Should the U.S. Use “Lawfare” Against Russia?
Back in 2007, Messrs David Rivkin and Lee Casey’s Wall Street Journal op-ed helped popularize the term “lawfare” among U.S. conservatives, who have used the term to decry legal tactics that challenged US policy in the war on terrorism. As they defined it then:
The term “lawfare” describes the growing use of international law claims, usually factually or legally meritless, as a tool of war. The goal is to gain a moral advantage over your enemy in the court of world opinion, and potentially a legal advantage in national and international tribunals.
So it is somewhat surprising that the duo, both very influential commentators among U.S. conservatives, is advocating a lawfareish approach to combatting Russia’s annexation of Crimea and its threats against Ukraine. Here is some of their advice in today’s WSJ.
As a start, the Obama administration should seek a U.N. General Assembly resolution requesting the International Court of Justice’s opinion on the legality of the Russian annexation of Crimea.
The U.S. and its allies should also challenge the legality of Russia’s actions in every conceivable legal venue, whether domestic or international.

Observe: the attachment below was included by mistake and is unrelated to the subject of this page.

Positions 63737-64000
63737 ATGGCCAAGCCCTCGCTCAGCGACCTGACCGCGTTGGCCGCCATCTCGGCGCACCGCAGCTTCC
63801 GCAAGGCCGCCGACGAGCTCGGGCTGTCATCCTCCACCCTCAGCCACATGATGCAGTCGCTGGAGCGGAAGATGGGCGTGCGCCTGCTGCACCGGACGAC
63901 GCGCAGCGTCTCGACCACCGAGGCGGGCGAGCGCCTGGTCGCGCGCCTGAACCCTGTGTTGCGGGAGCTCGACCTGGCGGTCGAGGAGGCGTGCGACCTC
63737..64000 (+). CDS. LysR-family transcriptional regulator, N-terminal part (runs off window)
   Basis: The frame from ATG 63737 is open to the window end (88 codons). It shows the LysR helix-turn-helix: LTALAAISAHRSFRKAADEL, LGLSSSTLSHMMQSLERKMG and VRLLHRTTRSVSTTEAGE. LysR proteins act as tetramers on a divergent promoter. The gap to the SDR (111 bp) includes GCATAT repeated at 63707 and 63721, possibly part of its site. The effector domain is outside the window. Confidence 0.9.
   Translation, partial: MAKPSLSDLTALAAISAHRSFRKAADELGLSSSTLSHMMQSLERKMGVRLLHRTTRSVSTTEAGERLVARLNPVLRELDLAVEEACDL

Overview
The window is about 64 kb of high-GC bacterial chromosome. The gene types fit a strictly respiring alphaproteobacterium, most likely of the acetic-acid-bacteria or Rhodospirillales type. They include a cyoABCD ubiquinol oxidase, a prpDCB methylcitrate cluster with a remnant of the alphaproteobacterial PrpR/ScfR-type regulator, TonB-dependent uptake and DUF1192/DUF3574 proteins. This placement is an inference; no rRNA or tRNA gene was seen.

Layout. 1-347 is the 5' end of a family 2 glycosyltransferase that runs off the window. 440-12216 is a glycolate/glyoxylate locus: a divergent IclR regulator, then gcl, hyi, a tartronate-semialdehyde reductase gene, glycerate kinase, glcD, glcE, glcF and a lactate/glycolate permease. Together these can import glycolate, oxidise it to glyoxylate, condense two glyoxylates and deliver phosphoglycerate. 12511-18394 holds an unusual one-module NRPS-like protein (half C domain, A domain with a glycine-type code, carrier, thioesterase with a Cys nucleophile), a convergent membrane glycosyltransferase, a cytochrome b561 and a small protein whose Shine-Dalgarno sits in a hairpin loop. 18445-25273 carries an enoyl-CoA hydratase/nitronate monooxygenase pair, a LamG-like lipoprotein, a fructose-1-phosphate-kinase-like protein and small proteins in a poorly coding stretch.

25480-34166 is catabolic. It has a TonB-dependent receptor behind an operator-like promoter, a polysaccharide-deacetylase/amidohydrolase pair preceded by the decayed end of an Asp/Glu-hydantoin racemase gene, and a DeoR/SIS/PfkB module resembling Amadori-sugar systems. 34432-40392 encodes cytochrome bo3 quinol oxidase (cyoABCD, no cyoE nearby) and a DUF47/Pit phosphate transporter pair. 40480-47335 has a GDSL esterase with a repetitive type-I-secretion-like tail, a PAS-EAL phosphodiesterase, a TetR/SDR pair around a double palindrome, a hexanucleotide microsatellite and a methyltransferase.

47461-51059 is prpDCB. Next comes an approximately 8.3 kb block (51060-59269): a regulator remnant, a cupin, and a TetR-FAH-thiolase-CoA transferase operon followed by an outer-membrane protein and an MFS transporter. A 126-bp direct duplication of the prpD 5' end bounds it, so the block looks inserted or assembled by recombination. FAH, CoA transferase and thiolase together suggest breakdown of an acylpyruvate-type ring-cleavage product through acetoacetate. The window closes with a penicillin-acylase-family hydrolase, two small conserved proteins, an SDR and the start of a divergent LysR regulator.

Nongovernmental organizations, which cast themselves as guardians of the international order, have a role to play in condemning and challenging in courts of law and in public opinion Russia’s actions against Ukraine
In other words, the authors want to use “lawfare” against Russia. I agree that the US has good legal arguments against Russia on this issue, and that the US also had good (but not unassailable) legal arguments for its war on terrorism policies. But I don’t think that the US invocation of international law, nor its employment of “lawfare” to highlight international law, will be very successful against Russia. Lawfare’s main impact against the U.S. was to tie up many of its policies in domestic U.S. litigation. I don’t see that as an avenue against Russia.
Moreover, the employment of lawfareish pressure tactics could easily be used as an excuse to avoid taking more strenuous or effective actions (e.g. tougher sanctions, increased military aid, etc.). I am not sure US conservatives should be eager to jump on this lawfare bandwagon, no matter how good the cause.